How Much Vitamin D Should You Be Getting?

Our guide to the “sunshine vitamin” in winter!

Vitamin D is a hormone that your kidneys produce to control blood calcium concentration and it also impacts the immune system. The best source of vitamin D is from the sun. When your skin is exposed to the sun, it makes vitamin D from cholesterol. The ultraviolet B (UVB) rays from the sun hit cholesterol in the skin cells, providing the energy for vitamin D synthesis to occur.

Low vitamin D levels have been linked to osteoporosis, as those with low vitamin D levels are often people who are not exposed to the sun – for example, housebound or in a care home.

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What if you don’t get enough?

According to the NHS, if you don’t get the right amount of vitamin D you could get a deficiency.

6 symptoms of vitamin D deficiency:
Getting sick or infected often
Fatigue and tiredness
Depression
Bone loss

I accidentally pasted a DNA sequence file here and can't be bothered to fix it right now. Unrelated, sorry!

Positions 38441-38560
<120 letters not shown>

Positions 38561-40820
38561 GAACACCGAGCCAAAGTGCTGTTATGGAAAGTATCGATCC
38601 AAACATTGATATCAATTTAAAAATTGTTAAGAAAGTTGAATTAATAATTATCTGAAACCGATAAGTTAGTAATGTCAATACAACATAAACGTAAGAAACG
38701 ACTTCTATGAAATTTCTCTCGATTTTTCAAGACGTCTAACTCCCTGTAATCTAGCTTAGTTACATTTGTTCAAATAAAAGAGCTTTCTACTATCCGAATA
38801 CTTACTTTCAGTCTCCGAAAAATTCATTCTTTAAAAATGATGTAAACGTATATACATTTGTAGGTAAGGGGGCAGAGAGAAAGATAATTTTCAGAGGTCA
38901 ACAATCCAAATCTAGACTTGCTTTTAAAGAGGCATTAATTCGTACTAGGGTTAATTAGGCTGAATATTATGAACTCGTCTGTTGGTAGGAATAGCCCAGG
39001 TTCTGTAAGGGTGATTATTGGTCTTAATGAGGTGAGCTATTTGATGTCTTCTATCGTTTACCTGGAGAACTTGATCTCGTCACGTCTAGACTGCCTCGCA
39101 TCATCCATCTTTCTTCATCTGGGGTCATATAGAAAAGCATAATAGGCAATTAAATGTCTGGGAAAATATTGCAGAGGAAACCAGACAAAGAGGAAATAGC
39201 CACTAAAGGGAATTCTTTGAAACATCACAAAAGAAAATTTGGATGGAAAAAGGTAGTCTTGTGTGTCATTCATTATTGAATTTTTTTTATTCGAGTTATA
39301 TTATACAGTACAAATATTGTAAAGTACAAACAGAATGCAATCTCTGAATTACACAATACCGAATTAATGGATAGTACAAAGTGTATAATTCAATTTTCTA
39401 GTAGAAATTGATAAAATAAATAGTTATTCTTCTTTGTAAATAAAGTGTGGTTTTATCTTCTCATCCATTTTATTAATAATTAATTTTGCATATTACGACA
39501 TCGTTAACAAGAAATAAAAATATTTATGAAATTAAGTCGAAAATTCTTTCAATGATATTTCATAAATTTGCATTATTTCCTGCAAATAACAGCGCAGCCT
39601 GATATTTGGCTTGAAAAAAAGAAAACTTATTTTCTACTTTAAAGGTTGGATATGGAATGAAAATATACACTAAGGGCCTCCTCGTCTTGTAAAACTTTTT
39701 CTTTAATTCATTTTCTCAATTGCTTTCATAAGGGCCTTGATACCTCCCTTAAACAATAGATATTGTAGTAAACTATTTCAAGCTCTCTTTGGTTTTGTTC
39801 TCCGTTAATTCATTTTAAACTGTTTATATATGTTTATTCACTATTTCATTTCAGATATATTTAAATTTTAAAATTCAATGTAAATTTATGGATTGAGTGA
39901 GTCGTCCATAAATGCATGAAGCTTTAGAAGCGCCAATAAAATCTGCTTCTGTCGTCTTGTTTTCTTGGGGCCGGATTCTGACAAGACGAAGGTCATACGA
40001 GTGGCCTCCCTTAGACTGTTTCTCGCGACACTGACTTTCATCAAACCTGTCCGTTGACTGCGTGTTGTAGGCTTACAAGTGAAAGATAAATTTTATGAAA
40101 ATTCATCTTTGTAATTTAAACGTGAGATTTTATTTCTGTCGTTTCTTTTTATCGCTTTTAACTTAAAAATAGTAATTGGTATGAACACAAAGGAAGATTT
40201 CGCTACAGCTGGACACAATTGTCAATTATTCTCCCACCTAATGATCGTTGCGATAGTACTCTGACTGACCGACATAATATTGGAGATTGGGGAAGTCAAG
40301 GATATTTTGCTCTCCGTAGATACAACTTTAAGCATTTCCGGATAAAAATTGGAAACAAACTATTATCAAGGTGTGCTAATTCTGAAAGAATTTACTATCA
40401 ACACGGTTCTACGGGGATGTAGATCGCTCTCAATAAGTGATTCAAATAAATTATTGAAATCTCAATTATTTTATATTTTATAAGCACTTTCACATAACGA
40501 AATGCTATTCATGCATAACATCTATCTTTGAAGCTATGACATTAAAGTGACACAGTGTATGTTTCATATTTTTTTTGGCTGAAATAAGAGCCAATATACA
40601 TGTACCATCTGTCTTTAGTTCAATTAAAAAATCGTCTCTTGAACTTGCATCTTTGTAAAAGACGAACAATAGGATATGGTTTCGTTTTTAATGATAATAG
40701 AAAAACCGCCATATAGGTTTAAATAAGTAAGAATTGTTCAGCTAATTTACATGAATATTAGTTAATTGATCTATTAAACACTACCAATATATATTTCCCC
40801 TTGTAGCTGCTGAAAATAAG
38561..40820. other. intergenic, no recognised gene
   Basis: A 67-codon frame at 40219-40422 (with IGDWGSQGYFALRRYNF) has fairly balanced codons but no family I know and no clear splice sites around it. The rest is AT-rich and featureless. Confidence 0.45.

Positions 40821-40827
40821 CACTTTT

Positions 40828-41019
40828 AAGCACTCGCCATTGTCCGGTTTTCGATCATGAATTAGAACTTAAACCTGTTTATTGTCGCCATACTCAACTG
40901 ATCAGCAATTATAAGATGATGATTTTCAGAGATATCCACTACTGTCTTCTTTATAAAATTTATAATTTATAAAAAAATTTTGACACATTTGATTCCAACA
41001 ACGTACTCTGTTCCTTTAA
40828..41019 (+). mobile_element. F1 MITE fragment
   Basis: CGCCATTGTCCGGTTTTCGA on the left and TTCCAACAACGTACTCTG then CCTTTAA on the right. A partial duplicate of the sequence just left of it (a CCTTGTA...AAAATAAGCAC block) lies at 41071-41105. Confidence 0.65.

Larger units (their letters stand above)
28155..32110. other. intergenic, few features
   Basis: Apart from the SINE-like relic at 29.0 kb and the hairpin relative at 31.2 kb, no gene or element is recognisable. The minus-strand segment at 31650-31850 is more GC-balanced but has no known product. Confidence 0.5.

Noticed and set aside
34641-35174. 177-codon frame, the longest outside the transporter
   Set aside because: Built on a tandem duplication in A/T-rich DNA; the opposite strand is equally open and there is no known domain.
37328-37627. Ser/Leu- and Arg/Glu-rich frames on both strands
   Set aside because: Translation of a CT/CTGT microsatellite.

Hair loss
Muscle, bone and back pain

You can get vitamin D in a lot of everyday foods, oily fish – such as salmon, sardines or herring – liver, egg yolks and fortified foods.

Do I need to take supplements?

The recommended intake of vitamin D is at 10–20 micrograms per day. However, some studies suggest that a larger intake of 25–100 micrograms is needed to maintain optimal blood levels.

The Department of Health and Social Care has advised taking a daily supplement containing 10 micrograms of vitamin D throughout the year if:

You aren’t often outdoors – for example if you’re frail or housebound.
You are in an institution – for example, a care home.

You usually wear clothes that cover up most of your skin when outdoors.
If you have dark skin – for example, if you have an African, African-Caribbean or South Asian background, you may not get enough vitamin D from sunlight.

Different types of vitamin D